What’s happening with Boston condo prices?
Boston‘s housing market remained hot in October, with the price of homes inching up 0.1% from September and 15.1% from a year before, according to the S&P CoreLogic Case-Shiller U.S. National Home Price NSA Index.
Nationally, housing prices were also on the rise, according to the index, which registered an 0.8% seasonally adjusted gain from September and a 19.1% year-over-year increase.
After seasonal adjustment, the 10-city and 20-city composite indexes posted increases of 0.8% and 0.9%, respectively.
“We continue to see very strong growth at the city level,” S&P DJI managing director Craig Lazzara said in a press release. “All 20 cities saw price increases in the year ended October 2021. October’s increase ranked in the top quintile of historical experience for 19 cities, and in the top decile for 17 of them.”
Lazzara noted that despite the broad-based increases, the pace of rising prices slowed in 14 of the 20 cities compared to September.
Phoenix, followed by Tampa, Fla., and Miami claimed the largest price gains among the 20 metro areas in the index.
“We have previously suggested that the strength in the U.S. housing market is being driven in part by a change in locational preferences as households react to the COVID pandemic,” Lazzara said. “More data will be required to understand whether this demand surge represents an acceleration of purchases that would have occurred over the next several years, or reflects a more permanent secular change.”
Ford Realty Inc., Boston Real Estate for Sale[/caption]
What’s happening with Boston condo prices?
The median price of a home in the U.S. reached its highest point in 13 years last month as inventory continued to fall, according to the RE/MAX National Housing Report for February.
The national median of $291,000 represented a record high for February, though it was far lower than the Boston area’s median of $537,500. Boston’s median price decreased 0.3% month over month, from $539,000 in January. The metro area’s median prices increased 10.6% year over year from $486,000 in February 2020. Nationally, February home prices were up 5.7% year over year.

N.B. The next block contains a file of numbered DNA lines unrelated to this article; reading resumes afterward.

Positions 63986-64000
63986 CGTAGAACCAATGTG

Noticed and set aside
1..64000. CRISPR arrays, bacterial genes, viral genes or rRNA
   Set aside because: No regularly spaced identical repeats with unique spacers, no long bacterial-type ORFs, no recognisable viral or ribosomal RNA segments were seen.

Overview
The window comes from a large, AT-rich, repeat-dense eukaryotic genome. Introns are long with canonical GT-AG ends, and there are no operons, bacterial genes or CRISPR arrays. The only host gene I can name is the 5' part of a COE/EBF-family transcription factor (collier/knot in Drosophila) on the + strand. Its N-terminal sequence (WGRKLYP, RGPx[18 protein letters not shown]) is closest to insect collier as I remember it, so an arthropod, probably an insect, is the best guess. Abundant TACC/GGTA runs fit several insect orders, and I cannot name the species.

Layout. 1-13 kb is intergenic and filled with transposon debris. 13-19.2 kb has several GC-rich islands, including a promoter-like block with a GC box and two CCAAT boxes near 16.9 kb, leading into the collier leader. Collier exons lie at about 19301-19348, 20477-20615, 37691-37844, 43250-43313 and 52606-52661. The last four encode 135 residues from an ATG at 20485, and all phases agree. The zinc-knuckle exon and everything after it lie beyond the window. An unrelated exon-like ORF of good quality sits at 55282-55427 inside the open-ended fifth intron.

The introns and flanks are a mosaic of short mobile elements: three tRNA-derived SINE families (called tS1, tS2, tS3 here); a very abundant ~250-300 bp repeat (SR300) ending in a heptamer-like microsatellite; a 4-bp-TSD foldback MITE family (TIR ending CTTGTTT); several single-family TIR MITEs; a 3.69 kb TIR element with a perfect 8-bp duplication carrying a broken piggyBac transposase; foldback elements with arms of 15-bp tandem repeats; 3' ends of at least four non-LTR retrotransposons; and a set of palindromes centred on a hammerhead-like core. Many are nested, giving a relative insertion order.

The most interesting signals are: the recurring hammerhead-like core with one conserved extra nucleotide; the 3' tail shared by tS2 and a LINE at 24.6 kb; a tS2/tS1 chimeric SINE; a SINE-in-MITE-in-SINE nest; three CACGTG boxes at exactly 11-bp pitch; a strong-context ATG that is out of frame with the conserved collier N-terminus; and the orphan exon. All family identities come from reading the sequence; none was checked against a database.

There were 2,359 real estate transactions in Boston in February. That figure represents a 23.6% decrease from 3,086 in January and is 0.4% lower than the 2,265 transactions recorded in February 2020. Boston’s active inventory fell by 0.3% month over month, from 5,522 in January to 4,704 in February. Inventory was down 44.4% year over year, from 8,460 last February.
Nationally, the month’s supply of inventory was down 11.9% from January and 42% year over year. Month over month inventory has fallen for 20 of the past 21 months, according to the report.
Boston-area homes took an average of 50 days to sell in February, a month-over-month increase from 42 days in January. Year over year, the number of days homes spent on the market fell by 26.5% from 68 days in February 2020. Boston’s days on the market average for last month were higher than the national average of 42 days. Nationally, homes sold an average of 18 days faster than last February.
Boston condo for sale values has softened over the last twelve months. We are no longer seeing 6-7% annual appreciation levels of the past
However, a stronger-than-expected economy and a good spring housing market have changed some opinions. Some analysts are now predicting that home value appreciation may begin to increase as we move forward.
Here are three examples:
“Data on the movement of unadjusted house prices during the early spring home-buying season won’t be available for a few more months, but it’s quite likely that price appreciation will accelerate again.”
“Home prices nationwide, including distressed sales, increased year over year by 3.7% in March 2019 compared with March 2018…The CoreLogic HPI Forecast indicates that home prices will increase by 4.8% on a year-over-year basis from March 2019 to March 2020.”
Boston condo price appreciation has slowed over the past year. However, a strong economy and a good housing market have many experts thinking that home values might re-accelerate moderately throughout the rest of this year.
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